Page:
Geoffrey was actively involved in promoting tourism in the North West of England. He sat on almost all the relevant agencies, including the English Tourist Board and the British Association of Leisure Parks, Piers and Attractions, and was awarded the Order of the British Empire status along with his mother for their contribution to tourism. In 1986, Blackpool Pleasure Beach Limited became one of the first companies in the United Kingdom to register with the Government Profit Related Pay Unit. Under this scheme, the company agreed that, where profits exceeded £1 million, 10 per cent would be distributed among the permanent staff according to their length of service.
Despite his reputation as a leading businessman in the industry, Thompson often found himself in dispute with Blackpool Council over their decision to allow private traders to operate on land opposite the Pleasure Beach. He also clashed with Morecambe Town Council, who would regularly oppose and disrupt his plans to develop the Morecambe amusement park. As a result of his frustration and due to declining attendance, Thompson closed Frontierland in 2000, which had operated for 91 years. Many of the rides were either destroyed, sold or relocated to Thompson's other parks. Further investments followed at the Pleasure Beach, including Spin Doctor in 2002, the Big Blue Hotel in 2003 and Bling, the following year. Geoffrey Thompson died of a heart attack at Blackpool Pleasure Beach on 12 June 2004 while attending a party to celebrate his daughter's wedding. Doris Thompson, MBE OBE died nine days later, on 23 June, the date of her son's funeral.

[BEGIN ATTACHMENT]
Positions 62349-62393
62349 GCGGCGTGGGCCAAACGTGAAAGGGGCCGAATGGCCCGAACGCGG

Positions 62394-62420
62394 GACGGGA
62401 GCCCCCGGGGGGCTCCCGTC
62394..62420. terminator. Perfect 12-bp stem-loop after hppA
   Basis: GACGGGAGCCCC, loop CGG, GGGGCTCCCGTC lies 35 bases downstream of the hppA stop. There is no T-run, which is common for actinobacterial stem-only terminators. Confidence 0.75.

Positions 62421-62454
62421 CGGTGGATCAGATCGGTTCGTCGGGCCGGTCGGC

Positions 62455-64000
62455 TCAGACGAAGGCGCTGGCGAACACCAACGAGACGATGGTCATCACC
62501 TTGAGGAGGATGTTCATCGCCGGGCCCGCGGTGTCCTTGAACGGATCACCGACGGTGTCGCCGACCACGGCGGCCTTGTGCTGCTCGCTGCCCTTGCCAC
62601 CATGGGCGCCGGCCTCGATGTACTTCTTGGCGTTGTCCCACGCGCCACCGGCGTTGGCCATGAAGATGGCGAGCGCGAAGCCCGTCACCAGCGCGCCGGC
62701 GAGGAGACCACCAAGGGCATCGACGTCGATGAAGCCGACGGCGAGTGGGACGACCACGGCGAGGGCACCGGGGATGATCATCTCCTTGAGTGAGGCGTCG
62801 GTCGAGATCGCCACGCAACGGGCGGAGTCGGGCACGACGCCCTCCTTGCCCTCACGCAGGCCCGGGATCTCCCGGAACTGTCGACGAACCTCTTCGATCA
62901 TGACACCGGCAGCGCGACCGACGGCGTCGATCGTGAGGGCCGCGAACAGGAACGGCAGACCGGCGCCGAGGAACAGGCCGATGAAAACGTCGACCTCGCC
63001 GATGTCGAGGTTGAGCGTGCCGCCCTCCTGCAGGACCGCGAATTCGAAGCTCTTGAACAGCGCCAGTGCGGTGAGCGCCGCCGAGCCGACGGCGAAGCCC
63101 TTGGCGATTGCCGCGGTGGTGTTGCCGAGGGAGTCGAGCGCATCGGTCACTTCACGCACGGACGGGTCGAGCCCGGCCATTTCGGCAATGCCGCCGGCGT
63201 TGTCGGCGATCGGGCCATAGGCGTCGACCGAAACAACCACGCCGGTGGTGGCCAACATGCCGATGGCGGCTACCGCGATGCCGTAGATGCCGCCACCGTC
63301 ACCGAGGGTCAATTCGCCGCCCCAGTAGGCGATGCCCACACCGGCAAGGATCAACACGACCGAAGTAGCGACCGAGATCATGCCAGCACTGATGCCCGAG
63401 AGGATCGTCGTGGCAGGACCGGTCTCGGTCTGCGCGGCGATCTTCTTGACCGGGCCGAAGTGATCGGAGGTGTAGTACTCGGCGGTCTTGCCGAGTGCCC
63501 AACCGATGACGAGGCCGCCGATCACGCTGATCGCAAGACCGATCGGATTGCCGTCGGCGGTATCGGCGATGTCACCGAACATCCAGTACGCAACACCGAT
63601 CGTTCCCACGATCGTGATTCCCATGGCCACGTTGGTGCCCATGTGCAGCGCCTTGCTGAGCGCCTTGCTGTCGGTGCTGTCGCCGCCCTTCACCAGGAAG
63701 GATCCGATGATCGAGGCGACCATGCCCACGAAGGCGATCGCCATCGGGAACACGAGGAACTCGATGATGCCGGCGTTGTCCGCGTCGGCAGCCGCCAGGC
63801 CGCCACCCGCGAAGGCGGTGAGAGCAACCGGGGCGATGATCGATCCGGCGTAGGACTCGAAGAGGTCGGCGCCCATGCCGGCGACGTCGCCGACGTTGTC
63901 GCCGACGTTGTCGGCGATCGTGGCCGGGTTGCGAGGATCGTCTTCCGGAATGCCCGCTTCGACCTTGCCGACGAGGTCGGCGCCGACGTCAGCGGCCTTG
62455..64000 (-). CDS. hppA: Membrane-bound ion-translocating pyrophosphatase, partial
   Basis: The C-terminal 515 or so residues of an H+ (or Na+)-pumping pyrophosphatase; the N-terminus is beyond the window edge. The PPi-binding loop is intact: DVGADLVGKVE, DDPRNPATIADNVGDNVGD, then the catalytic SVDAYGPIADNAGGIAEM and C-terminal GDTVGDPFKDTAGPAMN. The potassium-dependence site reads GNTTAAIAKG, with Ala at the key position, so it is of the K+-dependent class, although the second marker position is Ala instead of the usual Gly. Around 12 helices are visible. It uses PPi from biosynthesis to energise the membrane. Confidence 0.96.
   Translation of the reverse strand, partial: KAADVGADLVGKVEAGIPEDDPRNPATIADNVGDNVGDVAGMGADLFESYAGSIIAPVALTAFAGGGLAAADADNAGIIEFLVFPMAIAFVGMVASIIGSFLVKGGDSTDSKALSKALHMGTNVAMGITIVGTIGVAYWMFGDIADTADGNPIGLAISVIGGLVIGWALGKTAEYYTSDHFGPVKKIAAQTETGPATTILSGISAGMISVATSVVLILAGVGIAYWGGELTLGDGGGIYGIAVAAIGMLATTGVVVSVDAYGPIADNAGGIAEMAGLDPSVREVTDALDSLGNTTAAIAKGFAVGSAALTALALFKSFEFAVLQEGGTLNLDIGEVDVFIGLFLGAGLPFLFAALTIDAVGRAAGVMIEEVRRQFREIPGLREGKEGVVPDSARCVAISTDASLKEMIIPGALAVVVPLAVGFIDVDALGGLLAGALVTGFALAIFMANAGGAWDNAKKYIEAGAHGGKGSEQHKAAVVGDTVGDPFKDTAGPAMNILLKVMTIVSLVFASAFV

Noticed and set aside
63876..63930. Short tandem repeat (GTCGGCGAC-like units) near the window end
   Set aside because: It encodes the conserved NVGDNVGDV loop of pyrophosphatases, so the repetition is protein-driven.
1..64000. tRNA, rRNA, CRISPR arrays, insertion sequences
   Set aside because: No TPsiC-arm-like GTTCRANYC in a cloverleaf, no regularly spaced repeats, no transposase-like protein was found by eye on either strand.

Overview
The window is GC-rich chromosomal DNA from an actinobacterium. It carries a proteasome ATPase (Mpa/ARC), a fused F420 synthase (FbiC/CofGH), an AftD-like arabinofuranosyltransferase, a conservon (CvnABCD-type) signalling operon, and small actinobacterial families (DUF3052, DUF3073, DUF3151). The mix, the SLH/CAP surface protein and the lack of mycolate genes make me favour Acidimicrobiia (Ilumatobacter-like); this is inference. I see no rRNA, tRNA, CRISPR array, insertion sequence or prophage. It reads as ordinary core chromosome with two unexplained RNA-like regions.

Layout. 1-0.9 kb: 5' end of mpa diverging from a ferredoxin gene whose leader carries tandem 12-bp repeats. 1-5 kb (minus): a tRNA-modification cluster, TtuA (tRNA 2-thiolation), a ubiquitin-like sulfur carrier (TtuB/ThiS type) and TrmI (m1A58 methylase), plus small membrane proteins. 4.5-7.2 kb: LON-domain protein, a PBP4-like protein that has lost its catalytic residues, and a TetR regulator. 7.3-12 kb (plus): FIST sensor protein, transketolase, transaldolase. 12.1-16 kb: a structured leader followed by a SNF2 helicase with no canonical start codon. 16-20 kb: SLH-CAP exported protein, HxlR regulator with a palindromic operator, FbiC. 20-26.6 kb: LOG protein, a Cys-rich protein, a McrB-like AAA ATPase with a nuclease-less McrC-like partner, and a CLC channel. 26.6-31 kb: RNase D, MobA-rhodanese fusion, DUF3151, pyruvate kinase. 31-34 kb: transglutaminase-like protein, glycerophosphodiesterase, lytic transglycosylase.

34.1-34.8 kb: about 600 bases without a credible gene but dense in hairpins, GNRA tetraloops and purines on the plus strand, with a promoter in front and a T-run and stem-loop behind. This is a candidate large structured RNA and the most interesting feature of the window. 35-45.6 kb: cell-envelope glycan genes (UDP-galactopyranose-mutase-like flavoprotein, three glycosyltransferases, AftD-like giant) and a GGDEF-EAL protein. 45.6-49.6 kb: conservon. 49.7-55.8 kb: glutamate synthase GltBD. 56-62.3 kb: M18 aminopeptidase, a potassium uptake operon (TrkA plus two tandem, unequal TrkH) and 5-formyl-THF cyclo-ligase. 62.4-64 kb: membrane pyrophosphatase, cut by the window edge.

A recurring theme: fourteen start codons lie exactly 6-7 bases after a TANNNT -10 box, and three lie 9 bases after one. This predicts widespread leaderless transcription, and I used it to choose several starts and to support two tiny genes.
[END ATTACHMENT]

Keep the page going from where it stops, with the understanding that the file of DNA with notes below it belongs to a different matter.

Later years (2004–Present)
Amanda Thompson, Geoffrey's eldest daughter and a director of the park for over 15 years, took over the whole Pleasure Beach business. Nicholas Thompson became the deputy managing director and Fiona Giljé (née Thompson), a fundamental architect, became a senior company director. Amanda had previously risen to prominence as the founder and president of Stageworks Worldwide Productions, which produced numerous stage shows at both the Pleasure Beach and international venues. Like her father and grandmother, Amanda was appointed an OBE for her contribution to tourism. During Amanda's reign, the park has seen vast redevelopment, including a re-branding exercise, as well as the removal of numerous rides including The Whip, Space Invader 2, Turtle Chase, Spin Doctor, Trauma Towers, Noah's Ark, Black Hole, Bling, Wild Mouse and Superbowl. In 2006, the family decided to close Pleasureland Southport which, despite extensive investment and development, had not turned a profit for several years. This move coincided with the closure of Pleasure Beach's Log Flume, Drench Falls and resulted in the introduction of Infusion, the park's first new roller coaster in 13 years. Infusion was relocated from Pleasureland, where it had operated under the name of Traumatizer since 1999, and was built on the site of the Log Flume.